The only indisputably dogmatic (for Catholics) source which Femister cites is a canon of a Church council. It asserts that the Church may insist that all the baptized be “compelled to a Christian life.” Catholic philosopher John Finnis has explained this ambiguous text in light of the circumstances when it was written. Some children adopted by monasteries and baptized were leading unruly lives, as virtual bandits. The council did not think they had the right to renounce their baptism and live as pagans, but could be compelled to act like … Christians. From this phrase Femister (and the other Integralists) draw something very different. They derive from this phrase the power of Catholic bishops to use violent force to control the religious lives of every baptized person — including the children of Protestant parents.
Such a power, if granted, would have no checks or balances. The State would have to defer to bishops’ wills, and trust their honest intentions. They’d answer only to the pope, not any democratic or judicial authority. So the same set of institutions that just gave us the clerical sex abuse crisis would have unaccountable power over every Christian child on earth. If a bishop like Donald Wuerl paid hush money to a priest who made sadistic child porn in the rectory, then when the priest died in the gay brothel he ran, gave that priest’s a hero’s funeral? Well that’s none of your business, is it? Your Pentecostalist kids would still be under his proper, divine authority.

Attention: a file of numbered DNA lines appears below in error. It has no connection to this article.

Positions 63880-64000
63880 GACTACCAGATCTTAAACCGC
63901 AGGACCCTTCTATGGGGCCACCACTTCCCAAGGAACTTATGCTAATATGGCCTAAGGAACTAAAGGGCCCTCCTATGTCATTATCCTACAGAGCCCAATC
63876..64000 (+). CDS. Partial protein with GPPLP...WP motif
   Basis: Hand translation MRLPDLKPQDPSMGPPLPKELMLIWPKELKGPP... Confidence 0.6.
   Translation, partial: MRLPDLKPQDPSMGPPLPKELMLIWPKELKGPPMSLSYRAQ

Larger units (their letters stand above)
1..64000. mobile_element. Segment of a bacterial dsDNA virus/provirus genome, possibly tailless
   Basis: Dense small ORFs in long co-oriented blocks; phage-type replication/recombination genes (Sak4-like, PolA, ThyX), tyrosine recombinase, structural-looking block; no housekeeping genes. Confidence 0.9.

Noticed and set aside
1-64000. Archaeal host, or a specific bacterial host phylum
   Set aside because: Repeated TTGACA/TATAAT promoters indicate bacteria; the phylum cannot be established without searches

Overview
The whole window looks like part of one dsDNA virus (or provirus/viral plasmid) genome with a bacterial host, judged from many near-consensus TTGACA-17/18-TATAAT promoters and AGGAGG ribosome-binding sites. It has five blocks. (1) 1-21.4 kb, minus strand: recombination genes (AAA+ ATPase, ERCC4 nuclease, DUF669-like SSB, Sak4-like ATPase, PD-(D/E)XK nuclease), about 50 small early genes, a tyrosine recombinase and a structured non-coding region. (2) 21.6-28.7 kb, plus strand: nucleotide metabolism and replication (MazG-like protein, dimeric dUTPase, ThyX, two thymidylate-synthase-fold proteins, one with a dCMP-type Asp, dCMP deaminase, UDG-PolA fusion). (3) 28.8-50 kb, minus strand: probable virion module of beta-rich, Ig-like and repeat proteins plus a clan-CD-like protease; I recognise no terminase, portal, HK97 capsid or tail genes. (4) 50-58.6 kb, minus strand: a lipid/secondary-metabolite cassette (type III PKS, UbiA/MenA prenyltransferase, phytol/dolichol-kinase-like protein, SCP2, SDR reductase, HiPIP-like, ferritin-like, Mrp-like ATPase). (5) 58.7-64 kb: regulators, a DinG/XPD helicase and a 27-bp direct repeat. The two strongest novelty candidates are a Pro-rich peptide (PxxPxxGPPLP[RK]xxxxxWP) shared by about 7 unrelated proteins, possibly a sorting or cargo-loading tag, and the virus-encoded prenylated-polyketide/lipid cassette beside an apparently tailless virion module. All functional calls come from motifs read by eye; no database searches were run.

If that’s really the timeless, unchangeable teaching of the Catholic Church, then Vatican II’s declaration was a cynical sham. If Pope John Paul II had held this teaching, his apologies to Protestants would have been the most despicable act of hypocrisy in history. And if Integralism were the Church’s unchanging doctrine, then the Know-Nothings who wanted to keep us Catholics out of this country would be posthumously vindicated. I’d be tempted to persecute such a “Catholic Church” myself.
But doing so would violate my principles. Because I’m a “liberal.”
John Zmirak is a senior editor at The Stream, and author or co-author of ten books, including The Politically Incorrect Guide to Immigration and The Politically Incorrect Guide to Catholicism. He is co-author with Jason Jones of “God, Guns, & the Government.”